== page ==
Researchers have discovered that disrupting the Gdpd3 gene significantly reduced chronic myelogenous leukaemia relapse in mice.
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A drug target is anything within a living organism to which a drug is directed and/or binds, resulting in a change in its behaviour or function.
Researchers have identified two molecules that explain why children experience COVID-19 differently to adults.
Scientists have found a hormone peptide called YY that presents a promising drug target for malabsorption in babies.
Scientists have demonstrated that AR-12 can inhibit SARS-CoV-2 replication and are working to initiate clinical trials evaluating the antiviral drug.
Scientists have developed a new assay that uses nanoparticles to mimic how SARS-CoV-2 infects a cell, which could be used to screen for drugs that treat COVID-19.
Researchers have discovered how Tregs can reduce spinal cord injury caused by diseases like multiple sclerosis (MS).
A pocket in the SARS-CoV-2 Spike protein has been discovered by researchers, who say it could be a drug target for COVID-19.
Researchers report that removing the vSLFN gene from the ectromelia virus (ECTV) caused a potent immune response which protected animal models.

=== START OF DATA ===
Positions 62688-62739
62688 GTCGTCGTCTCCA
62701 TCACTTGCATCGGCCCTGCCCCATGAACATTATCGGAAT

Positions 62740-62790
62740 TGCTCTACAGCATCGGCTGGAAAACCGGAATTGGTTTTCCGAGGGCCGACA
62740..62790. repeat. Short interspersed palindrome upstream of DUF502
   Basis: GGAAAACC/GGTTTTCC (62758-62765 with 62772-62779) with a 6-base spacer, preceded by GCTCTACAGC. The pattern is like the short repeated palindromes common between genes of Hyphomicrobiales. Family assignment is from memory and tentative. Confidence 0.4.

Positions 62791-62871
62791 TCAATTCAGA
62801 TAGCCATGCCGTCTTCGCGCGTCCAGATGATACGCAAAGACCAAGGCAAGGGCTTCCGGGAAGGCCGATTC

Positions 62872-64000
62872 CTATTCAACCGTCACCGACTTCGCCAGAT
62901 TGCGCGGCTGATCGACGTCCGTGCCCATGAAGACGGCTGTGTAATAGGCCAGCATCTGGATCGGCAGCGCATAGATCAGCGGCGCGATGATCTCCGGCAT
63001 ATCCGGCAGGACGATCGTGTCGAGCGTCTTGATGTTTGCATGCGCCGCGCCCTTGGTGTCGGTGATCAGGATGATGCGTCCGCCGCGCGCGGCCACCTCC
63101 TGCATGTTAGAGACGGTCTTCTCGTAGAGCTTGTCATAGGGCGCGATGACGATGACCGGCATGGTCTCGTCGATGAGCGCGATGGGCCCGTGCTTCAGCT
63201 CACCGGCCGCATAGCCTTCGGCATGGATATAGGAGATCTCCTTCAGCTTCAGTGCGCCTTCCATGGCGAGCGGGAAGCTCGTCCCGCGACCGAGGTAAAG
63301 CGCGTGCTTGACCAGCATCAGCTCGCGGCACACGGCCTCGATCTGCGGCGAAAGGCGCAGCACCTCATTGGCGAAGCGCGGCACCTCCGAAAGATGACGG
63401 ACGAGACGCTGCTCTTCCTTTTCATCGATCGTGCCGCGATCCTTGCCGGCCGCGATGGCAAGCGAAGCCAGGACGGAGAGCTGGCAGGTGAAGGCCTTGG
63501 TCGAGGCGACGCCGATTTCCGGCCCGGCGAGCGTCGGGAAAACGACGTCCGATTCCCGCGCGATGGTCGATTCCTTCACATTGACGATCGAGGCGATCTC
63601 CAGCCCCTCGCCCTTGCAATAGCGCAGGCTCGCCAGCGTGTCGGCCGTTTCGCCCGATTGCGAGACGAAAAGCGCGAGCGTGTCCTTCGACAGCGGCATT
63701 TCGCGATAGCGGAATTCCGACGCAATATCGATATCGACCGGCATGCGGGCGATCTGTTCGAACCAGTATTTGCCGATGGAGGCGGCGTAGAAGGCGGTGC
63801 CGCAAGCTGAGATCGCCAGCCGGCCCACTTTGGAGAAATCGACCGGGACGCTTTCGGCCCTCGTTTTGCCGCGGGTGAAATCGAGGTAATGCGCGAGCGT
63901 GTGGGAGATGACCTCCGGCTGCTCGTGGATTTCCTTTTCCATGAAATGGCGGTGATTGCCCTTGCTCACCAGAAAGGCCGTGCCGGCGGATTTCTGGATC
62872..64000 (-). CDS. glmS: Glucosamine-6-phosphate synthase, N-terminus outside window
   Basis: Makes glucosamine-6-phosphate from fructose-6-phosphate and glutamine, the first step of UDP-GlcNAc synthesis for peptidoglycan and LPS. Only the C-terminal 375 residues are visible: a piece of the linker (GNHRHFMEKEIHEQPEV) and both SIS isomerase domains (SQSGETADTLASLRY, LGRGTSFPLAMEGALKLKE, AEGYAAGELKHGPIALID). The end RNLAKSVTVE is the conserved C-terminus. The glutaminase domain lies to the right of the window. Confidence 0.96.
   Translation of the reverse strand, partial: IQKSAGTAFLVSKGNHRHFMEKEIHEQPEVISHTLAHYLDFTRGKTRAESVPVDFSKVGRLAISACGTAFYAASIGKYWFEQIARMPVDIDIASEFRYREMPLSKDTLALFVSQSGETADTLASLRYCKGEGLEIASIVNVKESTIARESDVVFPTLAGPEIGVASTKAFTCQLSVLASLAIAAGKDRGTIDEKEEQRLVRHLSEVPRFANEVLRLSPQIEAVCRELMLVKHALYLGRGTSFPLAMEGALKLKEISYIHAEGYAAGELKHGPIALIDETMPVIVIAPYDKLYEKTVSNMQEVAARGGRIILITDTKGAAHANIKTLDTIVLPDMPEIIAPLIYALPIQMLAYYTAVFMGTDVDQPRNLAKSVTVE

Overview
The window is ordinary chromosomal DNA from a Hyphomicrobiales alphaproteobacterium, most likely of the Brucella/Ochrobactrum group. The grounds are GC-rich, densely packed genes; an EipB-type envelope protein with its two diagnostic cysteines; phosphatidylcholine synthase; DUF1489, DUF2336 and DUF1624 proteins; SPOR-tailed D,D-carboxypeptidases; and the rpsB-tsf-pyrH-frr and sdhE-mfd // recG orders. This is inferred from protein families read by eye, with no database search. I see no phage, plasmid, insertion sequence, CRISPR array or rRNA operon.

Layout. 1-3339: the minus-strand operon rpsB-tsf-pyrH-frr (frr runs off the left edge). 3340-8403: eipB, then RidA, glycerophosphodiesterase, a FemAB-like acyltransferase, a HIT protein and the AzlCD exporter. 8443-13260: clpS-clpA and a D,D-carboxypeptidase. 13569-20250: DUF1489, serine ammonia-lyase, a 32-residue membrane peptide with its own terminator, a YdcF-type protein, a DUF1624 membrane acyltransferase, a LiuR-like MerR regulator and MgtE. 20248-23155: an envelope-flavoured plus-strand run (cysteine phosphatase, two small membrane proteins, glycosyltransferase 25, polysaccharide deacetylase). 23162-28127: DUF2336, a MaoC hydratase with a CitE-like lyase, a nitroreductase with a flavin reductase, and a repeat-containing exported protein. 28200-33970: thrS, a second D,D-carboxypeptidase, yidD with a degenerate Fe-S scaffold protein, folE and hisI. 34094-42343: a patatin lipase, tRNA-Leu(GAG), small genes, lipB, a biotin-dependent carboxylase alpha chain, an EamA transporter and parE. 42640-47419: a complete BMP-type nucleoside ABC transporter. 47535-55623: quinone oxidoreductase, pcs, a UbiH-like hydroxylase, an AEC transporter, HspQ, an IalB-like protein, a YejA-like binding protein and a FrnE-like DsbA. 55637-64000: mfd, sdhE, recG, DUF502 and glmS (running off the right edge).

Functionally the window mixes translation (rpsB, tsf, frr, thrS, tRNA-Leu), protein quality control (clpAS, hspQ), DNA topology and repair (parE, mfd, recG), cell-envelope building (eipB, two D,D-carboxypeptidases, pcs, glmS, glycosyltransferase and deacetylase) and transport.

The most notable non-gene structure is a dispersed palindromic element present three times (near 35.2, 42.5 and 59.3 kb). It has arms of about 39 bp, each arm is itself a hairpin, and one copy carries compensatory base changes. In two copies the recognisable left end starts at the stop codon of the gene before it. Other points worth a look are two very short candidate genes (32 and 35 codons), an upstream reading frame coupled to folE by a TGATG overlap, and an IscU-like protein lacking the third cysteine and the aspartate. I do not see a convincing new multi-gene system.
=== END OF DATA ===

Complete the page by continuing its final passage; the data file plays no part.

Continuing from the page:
Inhaled general anaesthetics have been used for over 100 years and continue to be used daily for surgeries around the world. But how do they induce changes to consciousness? This article explores the research that suggests the anaesthetics chloroform and isoflurane disrupt the organisation of lipid rafts within cellular membranes…
Having resolved the structure of psychedelic drugs bound to the 5-HT2A serotonin receptor researchers are now developing new therapeutic drugs.
According to researchers, the DMBT1S8 molecule can halt inflammation in the respiratory tract through its interaction with the Siglec-8 receptor on immune cells.
Researchers showed CXCL1 signalling to neutrophils drove brain inflammation in herpes simplex virus (HSV) encephalitis and blocking the protein resulted in less severe disease.
SARS-CoV-2 entry into human cells is dependent on heparan sulfate and disrupting this interaction using heparin reduces infectivity of the coronavirus, find scientists.
In this article, Dr Bruce Dezube explains why new cancer immunotherapy drugs that utilise the IL-2 pathway with lower side effects could offer more benefits compared to high-dose IL-2 treatment.